Yesterday, Mary and I had an in-depth discussion about how we might go about applying for an AE grant to fund a joint venture between local craft breweries in the city of our conference and TaKeTiNa — something along the lines of “Tasty Locally Brewed IPA’s and TaKeTiNa; Their Causes and Affects.” It’s still a work in progress, but we’re optimistic!
Unfortunately, just like all things in life we love and lose ourselves in, the time passes far too quickly and before we know it, it’s time to head home. When planning our time in Portland, a group of us decided to hang out one extra day and get outside and enjoy some of the beauty of this great city. There’s simply nothing better after a body mapping conference, where we’ve been thinking and talking about how we use our bodies, than to get outside and move! Despite my otherwise verbose nature, I don’t think it’s possible to put into words the beauty we all had the pleasure of experiencing yesterday.
Here are a few of my favorite photos from our adventures around Portland:
Many years ago, I chose to pursue a life in music because there was absolutely nothing else in the world I could see myself doing that would bring me the same joy. Adding to that the beauty of somatic work, learning how the body works and how to help not only myself but others to play with more freedom and ease, less tension, and how to avoid injury … it’s a pretty awesome thing, to say the least. I can’t help but feel overwhelmed with gratitude for what I get to do for living, and the people with whom I collaborate with each day. Reconnecting with old friends, making new ones, sharing stories and ideas, laughing until we cry, and taking time to smell the roses (literally … I mean, have you been to the Rose Gardens in Portland … O M G!). Coming together and collaborating with like minded artists is a gift to us all; Generously sharing ideas, with a sincere openness to learning as much as we can from one another; Being able to laugh at ourselves and learning from our mistakes – especially when you clap loudly on random beats all by yourself; Trusting that you’ll always sort it out and get yourself back into your groove, in the practice room or in life, and remembering it’s all about longevity, so we need to take our time and enjoy the ride.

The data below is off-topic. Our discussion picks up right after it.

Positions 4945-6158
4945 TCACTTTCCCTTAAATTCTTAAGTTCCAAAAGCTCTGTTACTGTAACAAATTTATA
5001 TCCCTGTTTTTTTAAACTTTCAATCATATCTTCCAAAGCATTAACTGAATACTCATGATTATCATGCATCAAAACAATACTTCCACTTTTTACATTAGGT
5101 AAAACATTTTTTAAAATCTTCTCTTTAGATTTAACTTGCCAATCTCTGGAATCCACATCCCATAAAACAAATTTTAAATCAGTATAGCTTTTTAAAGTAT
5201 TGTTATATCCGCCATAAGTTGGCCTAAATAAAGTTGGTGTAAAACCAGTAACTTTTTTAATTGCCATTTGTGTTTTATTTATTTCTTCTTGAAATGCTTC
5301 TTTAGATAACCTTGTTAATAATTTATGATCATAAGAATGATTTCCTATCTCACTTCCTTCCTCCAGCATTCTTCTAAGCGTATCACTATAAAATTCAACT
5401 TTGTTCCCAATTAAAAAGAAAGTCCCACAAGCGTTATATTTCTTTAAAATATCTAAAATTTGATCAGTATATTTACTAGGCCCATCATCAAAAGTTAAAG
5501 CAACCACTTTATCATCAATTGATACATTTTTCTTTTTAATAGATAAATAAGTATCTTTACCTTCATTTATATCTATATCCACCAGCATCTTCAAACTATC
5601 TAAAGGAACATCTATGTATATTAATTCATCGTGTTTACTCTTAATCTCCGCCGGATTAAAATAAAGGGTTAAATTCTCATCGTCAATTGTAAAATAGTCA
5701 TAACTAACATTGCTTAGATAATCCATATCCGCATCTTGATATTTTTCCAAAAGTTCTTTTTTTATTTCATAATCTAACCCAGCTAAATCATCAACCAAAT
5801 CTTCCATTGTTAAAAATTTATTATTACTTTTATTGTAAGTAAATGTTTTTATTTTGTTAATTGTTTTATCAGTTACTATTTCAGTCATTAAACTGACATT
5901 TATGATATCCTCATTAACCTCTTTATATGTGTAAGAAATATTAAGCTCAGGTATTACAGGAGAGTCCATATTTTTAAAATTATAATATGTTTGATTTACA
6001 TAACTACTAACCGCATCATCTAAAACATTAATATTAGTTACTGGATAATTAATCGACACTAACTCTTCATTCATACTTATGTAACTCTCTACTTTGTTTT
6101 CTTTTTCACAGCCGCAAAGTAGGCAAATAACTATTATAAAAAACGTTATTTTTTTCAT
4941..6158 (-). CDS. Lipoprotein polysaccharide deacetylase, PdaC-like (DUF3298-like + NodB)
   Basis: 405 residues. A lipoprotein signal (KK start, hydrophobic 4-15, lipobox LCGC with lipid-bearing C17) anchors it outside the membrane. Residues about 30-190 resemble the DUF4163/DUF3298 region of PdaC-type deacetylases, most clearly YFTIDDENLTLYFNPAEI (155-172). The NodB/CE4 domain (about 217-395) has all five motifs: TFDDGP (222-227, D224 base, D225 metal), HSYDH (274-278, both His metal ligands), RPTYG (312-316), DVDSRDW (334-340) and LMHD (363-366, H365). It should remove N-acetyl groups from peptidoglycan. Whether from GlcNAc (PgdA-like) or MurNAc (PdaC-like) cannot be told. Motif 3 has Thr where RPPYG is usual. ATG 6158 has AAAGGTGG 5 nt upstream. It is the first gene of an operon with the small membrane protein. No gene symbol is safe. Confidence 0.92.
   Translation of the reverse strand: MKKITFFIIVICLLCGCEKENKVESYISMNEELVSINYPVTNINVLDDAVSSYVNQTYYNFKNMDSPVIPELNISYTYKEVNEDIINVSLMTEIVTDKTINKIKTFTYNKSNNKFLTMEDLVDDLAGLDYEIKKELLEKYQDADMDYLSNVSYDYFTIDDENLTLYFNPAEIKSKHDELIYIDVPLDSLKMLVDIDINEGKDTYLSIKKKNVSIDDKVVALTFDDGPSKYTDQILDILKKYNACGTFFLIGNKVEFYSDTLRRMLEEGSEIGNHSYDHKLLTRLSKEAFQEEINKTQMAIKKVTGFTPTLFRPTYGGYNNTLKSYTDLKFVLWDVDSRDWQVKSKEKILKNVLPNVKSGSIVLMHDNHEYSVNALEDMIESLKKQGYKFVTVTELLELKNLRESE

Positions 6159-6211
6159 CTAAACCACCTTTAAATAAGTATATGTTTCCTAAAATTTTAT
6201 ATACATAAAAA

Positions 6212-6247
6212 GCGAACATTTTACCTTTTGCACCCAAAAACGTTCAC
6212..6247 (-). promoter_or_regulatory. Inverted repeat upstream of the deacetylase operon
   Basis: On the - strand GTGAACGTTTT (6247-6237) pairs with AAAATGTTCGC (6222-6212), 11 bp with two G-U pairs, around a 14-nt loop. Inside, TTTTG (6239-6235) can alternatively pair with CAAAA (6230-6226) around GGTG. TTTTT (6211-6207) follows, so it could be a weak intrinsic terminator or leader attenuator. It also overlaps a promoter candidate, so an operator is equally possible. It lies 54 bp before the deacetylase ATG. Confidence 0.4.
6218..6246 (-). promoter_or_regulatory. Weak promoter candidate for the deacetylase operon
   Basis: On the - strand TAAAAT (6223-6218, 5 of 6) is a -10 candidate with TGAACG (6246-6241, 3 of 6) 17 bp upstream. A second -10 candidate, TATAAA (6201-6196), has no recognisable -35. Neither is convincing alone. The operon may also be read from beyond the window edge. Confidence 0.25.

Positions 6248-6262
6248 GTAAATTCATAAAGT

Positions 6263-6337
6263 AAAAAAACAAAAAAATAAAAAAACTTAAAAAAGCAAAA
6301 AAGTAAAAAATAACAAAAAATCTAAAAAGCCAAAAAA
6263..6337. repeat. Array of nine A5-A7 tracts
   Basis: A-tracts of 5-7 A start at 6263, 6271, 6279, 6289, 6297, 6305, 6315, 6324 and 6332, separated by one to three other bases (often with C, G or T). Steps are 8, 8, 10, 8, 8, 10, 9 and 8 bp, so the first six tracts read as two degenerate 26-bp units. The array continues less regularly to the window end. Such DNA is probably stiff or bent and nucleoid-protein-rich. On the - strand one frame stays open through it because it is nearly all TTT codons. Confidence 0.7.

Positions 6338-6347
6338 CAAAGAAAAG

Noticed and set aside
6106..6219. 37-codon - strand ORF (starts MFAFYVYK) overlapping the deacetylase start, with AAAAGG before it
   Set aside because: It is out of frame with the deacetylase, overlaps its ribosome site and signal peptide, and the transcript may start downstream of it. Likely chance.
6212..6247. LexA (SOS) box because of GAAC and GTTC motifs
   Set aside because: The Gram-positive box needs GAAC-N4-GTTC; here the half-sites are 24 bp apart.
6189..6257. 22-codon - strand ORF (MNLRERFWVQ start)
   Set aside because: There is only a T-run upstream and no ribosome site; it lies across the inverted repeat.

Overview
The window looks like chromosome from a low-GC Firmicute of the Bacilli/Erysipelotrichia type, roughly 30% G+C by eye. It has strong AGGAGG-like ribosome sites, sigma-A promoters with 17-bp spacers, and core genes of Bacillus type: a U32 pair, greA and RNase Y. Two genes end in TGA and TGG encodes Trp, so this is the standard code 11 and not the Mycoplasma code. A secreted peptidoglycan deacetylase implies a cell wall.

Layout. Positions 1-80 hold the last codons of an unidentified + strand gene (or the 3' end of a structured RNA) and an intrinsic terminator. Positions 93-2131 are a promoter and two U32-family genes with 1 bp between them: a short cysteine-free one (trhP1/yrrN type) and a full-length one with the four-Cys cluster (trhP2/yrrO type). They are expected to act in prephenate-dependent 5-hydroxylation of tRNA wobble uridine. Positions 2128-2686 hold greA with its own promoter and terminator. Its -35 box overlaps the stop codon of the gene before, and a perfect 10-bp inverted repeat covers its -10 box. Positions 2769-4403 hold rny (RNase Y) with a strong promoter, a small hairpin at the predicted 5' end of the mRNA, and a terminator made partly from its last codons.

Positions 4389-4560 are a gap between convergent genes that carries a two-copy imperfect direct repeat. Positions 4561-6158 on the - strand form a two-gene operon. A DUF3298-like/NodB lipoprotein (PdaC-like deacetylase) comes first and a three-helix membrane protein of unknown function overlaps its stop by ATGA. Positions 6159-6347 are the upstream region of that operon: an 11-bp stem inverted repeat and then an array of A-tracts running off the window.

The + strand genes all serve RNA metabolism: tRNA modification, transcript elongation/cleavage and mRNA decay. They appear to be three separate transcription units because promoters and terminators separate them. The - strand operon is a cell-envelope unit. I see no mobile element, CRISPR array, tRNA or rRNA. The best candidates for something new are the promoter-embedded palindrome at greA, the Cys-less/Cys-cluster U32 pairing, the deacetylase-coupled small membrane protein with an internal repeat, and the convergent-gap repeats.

Each time I return home after these adventures, I do my best to keep as much of the “zen-ness” of it all for as long as I can. Rich experiences like this are good for the soul and I feel refreshed and ready to embrace the next adventure with a renewed sense of energy.
Thank you to all of my colleagues and friends who organized a great conference, and also for your friendship and wisdom. You’re all rockstars.